Pero like, there’s things that only make sense in Miami.
Here in the 305 we don’t just do things differently, ya tu sabes que we also speak differently. So here’s a little Miami Slang 101 for you. Dalé!
It’s like bruh but with an “o” and it basically means dude or friend. “Bro” is a unisex word, meaning that irregardless (yes, that’s a word. Check number 5.) of sex, class, or age I’m a bro, you’re a bro, she’s a bro, your abuela’s a bro, everyone’s a bro. You get it, bro?
Dalé is a term that fits pretty much into any situation. It can literally mean anything from agreement (“dalé!”) to disbelief (“dalééé!”). The amount of “E”s is directly proportionate to the intensity of our surprise. It is also Pitbull’s favorite word. And yes. That is him without sunglasses.
3. Comiendo mierda (or eating shit)
No, we don’t literally eat shit. In Miami, the term means to be bored or not doing much at all. It comes from the direct translation of the Spanish “comiendo mierda.” Let me illustrate the concept with an example: “Bro whatchu doing later?” “Ay bro, nothing, eating shit.”
Although a getty isn’t literally a house party, it usually ends up being one whether you planned for it or not. A getty is an informal get together with your closest friends, but then your friends usually end up bringing their friends, and they bring their friends…
It’s literally an actual word, we’re not the only ones that say so. According to Merriam-Webster, it’s correct to use “irregardless.” So quit making fun of our grammar, ’cause we’ll keep using the word, irregardless!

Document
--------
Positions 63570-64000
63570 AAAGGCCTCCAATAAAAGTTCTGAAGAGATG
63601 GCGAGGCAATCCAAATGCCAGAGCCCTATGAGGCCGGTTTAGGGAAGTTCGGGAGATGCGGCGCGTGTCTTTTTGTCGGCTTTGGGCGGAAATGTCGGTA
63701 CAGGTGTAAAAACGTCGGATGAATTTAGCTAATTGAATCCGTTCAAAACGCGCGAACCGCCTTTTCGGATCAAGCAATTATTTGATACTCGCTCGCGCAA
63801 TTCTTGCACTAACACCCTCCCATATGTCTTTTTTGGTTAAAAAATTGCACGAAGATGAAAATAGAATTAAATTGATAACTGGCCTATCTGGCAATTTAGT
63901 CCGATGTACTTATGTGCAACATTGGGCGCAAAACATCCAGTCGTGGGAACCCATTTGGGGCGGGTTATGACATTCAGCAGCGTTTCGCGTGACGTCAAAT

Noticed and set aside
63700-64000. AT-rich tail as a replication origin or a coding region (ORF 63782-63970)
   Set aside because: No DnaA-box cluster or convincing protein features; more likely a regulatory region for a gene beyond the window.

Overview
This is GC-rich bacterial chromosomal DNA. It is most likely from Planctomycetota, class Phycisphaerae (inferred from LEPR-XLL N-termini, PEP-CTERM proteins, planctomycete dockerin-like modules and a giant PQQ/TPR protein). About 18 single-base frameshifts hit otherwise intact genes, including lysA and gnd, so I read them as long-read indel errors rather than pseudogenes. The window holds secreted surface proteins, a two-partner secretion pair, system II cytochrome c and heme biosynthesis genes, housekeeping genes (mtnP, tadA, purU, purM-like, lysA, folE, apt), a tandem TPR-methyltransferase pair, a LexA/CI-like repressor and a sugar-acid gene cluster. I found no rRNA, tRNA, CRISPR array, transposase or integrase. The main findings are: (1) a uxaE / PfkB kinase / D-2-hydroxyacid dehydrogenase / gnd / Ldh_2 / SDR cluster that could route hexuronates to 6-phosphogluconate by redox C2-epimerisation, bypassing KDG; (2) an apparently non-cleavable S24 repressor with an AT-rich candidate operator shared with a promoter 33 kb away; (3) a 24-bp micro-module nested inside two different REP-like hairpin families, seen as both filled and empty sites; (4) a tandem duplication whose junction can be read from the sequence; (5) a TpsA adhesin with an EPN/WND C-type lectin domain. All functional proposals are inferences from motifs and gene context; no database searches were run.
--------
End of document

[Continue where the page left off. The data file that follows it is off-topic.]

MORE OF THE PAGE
Pronounced leeterally, we use it to emphasize literally everything. It’s literally so common I’ve used it two times in this paragraph and literally (there goes the third) at least once in every other paragraph in this article. It may or may not counteract the actual meaning of the word, i.e. no I didn’t literally die of heat yesterday (I’m writing this article aren’t I?) but it literally felt like I was.
7. Pero likeee…
Spanglish is key in Miami, and if you haven’t noticed already you probably don’t live here. “Pero like” is just the Miami way of saying “but like,” because we like speaking English pero like Spanglish is so much more fun!
8. Pata sucia
In Miami, you probably wouldn’t want to be called a pata sucia. “Pata sucia” means “dirty feet” in Spanish. A pata sucia is that girl that takes off her high heel shoes and walks around the club shoeless literally getting her patas all dirty. Ew!
It’s basically Miami’s version of “supposedly” or “allegedly.” For example: ” No, cause supposably I’m going on a date with Carlos tonight pero like I’m not sure if I want to go out with him or not yet.”
The single, most important adjective in our vocabulary. It’s like, literally the “bro” of our adjectives. Super is a universal adjective. With emphasis on the “u” anything in Miami can be super, as in “suuuper cool,” “suuper hot” or “suuper bad.”
11. Ya tu sabes
It means “you already know” in Spanish. In Miami, “ya tu sabes” is basically another way of agreeing with everything: “Bro, the party was super lit last night!” “Ya tu sabes.”
12. Yeah no yeah and no yeah no
In Miami, we have a very particular way of agreeing and disagreeing, as in we agree and disagree with you at the same time. In the same sentence. Basically, if we say “yeah no yeah” that means “yes” but if we say “no yeah no” it means “no.” So remember, if you ever get confused, just disregard the first two words in the phrase and take the last one as your answer and you’ll be just fine.
[Featured image: Shutterstock]